Following disappointment from their government offering state protection to Nigerian businesses to open shops in Opera Square, members of the Ghana Union of Traders Association (GUTA) have decided to take their destiny into their own hands.
GUTA executives have hinted that they will soon outdoor a series of explosive actions to force the government to drive away Nigerian businesses from the retail space. There are reports the local businesses will close down Monday in the Central Business District of Accra in order to leave the Nigerian shops do business alone.
Mr. George Abbey, General Secretary of the Electrical Appliances Dealers Association of Ghana (EADAG) of GUTA told Ghanacrusader in an interview that so far as the security officers of Ghana refuse to enforce the local laws that bar foreigners from retailing, there will never be a guarantee that they can co-exist with Nigerians peacefully in the market space.
“The law is clear. They can do wholesale. Retail is reserved for us, the local people. We are not sacking Nigerians from Ghana. No. We cannot become slaves in our own country. We shall fight for our rights,” he stressed.
Mr. Abbey said the leadership of GUTA would meet to deploy a series of strategic actions to ensure the Ghana Investment Promotion Council (GIPC) Law (ACT 85) is enforced without fail.
“They [Nigerian businesses] think they have law enforcement people in their pockets so they can become arrogant and misbehave. We shall show them. This is my country.
“From 2007 to 2014, the government listened to us and started to implement the law. Identity cards and other documents were inspected well in our market space. So most of the Nigerians left. It is only from 2017 that they started to come back, this time in numerous numbers.”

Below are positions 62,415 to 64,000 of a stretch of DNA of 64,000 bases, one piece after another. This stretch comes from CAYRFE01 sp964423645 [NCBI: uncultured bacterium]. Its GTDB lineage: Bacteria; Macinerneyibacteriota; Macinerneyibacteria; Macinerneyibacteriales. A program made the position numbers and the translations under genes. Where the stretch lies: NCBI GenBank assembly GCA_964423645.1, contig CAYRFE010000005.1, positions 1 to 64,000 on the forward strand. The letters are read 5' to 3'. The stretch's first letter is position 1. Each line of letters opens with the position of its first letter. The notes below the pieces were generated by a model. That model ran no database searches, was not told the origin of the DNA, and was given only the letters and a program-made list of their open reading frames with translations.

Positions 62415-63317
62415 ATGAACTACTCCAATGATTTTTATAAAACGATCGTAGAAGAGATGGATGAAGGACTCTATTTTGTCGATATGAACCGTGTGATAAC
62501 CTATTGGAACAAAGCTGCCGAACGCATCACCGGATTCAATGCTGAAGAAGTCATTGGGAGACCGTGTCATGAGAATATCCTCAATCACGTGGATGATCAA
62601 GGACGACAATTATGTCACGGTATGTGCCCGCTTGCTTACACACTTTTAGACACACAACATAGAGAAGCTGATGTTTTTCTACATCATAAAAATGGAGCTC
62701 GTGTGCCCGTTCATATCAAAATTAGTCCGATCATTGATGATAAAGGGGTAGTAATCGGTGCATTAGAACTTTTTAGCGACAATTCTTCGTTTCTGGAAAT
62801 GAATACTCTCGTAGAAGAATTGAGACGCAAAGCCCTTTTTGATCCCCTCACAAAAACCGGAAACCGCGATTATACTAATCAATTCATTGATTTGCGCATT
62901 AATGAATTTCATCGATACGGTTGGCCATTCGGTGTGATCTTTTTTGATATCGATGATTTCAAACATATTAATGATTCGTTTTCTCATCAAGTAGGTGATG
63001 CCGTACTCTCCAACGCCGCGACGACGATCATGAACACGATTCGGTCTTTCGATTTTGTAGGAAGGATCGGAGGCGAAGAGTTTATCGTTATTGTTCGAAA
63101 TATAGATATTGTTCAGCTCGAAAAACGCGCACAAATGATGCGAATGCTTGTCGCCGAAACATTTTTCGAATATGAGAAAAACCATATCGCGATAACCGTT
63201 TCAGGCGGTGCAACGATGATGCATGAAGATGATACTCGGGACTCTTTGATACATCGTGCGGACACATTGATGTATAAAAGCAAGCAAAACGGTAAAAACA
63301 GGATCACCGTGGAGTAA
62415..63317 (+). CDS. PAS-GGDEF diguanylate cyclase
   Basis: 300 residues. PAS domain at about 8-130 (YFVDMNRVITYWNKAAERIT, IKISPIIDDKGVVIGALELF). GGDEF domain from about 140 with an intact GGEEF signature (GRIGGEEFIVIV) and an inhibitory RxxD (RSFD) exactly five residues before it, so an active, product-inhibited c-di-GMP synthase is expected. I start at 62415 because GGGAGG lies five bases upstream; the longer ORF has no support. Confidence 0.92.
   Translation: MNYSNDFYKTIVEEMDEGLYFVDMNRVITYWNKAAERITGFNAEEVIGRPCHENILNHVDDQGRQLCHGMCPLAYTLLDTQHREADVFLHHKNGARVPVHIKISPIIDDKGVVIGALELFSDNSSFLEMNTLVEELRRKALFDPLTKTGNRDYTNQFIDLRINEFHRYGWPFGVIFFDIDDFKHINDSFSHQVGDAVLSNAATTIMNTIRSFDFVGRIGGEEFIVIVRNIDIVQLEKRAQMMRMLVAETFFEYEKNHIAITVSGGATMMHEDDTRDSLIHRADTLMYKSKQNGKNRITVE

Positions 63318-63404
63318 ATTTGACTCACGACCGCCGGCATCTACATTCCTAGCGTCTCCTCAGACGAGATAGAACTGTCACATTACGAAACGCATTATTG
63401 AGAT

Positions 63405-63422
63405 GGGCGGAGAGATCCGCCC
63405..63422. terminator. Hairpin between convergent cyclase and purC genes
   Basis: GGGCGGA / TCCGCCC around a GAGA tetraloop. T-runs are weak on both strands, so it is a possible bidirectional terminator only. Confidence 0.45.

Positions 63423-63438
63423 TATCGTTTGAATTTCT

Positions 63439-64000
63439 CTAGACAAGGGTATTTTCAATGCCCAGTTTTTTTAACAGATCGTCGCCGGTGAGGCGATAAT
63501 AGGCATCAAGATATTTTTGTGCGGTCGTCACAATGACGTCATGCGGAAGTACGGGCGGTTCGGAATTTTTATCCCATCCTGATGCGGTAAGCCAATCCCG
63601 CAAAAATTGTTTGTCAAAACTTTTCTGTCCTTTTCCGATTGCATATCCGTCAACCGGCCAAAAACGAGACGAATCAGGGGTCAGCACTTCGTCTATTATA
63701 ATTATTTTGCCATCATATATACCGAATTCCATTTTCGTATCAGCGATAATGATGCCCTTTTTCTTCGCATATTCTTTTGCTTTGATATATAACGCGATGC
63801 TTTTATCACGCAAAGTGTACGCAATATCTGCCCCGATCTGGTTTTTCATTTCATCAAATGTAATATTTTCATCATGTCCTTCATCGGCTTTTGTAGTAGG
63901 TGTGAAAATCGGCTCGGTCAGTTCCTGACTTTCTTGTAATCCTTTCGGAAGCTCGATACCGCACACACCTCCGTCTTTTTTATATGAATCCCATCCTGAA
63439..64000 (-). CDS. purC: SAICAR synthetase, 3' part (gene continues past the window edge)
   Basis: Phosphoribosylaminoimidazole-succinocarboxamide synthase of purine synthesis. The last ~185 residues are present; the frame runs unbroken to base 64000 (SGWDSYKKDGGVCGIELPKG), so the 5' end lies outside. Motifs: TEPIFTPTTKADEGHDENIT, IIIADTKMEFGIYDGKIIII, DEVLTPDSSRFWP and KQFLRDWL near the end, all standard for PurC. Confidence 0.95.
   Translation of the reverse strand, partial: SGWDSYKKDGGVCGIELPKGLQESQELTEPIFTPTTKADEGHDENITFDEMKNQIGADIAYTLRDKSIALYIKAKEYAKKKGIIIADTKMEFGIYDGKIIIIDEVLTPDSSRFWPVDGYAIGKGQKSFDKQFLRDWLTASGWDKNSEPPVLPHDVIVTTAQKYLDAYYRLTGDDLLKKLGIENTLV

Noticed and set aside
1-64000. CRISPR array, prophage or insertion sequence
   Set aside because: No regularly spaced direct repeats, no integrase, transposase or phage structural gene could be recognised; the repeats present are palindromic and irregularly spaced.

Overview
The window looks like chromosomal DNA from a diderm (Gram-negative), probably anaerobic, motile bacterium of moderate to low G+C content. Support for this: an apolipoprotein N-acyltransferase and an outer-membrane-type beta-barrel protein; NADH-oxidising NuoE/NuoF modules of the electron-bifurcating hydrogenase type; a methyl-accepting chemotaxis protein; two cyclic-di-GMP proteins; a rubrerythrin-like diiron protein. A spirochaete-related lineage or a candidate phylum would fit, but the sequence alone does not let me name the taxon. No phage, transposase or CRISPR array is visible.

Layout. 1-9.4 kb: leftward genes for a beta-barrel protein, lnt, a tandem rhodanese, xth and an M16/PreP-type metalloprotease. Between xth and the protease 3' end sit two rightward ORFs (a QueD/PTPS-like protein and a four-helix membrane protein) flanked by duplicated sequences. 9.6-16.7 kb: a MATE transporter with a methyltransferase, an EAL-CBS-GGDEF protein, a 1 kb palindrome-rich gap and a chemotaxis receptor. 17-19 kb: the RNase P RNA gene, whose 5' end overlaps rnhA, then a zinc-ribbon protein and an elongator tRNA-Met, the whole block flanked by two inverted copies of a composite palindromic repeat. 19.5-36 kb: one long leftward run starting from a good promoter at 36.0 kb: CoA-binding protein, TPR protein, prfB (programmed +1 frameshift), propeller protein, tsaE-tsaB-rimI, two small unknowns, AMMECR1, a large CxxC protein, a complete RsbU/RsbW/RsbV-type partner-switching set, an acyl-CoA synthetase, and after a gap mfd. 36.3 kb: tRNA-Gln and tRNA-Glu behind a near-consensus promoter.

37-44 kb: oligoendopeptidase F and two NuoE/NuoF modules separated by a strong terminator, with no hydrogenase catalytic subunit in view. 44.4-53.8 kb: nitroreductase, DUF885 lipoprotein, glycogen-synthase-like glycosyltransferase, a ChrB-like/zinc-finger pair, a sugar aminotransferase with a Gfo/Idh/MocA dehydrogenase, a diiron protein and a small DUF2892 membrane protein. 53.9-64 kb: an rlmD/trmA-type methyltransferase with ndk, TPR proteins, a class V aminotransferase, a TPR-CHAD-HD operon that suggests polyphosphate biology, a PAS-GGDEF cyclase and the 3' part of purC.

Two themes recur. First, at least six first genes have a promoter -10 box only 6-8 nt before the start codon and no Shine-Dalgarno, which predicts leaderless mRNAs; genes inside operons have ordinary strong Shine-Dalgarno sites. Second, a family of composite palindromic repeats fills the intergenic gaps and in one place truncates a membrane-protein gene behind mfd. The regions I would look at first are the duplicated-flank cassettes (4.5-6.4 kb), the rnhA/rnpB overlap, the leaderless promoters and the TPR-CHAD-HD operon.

Mr. Abbey said the presence of Nigerians in the retail space is counter-productive to Ghana’s economy as this phenomenon only leads to capital flight.
“The sell their items at cheap prices here. At Rawlings Park, you will see them changing the cedis into dollars and they are gone. These dollars are packaged into car tires and they drive by road to Nigeria. Why won’t the cedi be falling against the dollar? We are not even checking the issues of money laundering well. This country is doomed if we don’t act,” he observed.
The government has not spoken publicly on the debacle between the local traders and their Nigerian counterparts. Nigerians doing business in Ghana hold the trumpcard of ECOWAS protocol provisions of free movement of goods, services and people, and the right to do business as the sub-region has become a community.
Government sent police quickly to guard Nigerians open their shops when they were closed in the Suame Magazine enclave of Kumasi last month.
Parliamentarians also briefly touched on it on the floor last week with most calling for the laws to be enforced.
And the executive arm of government is yet to officially state a position.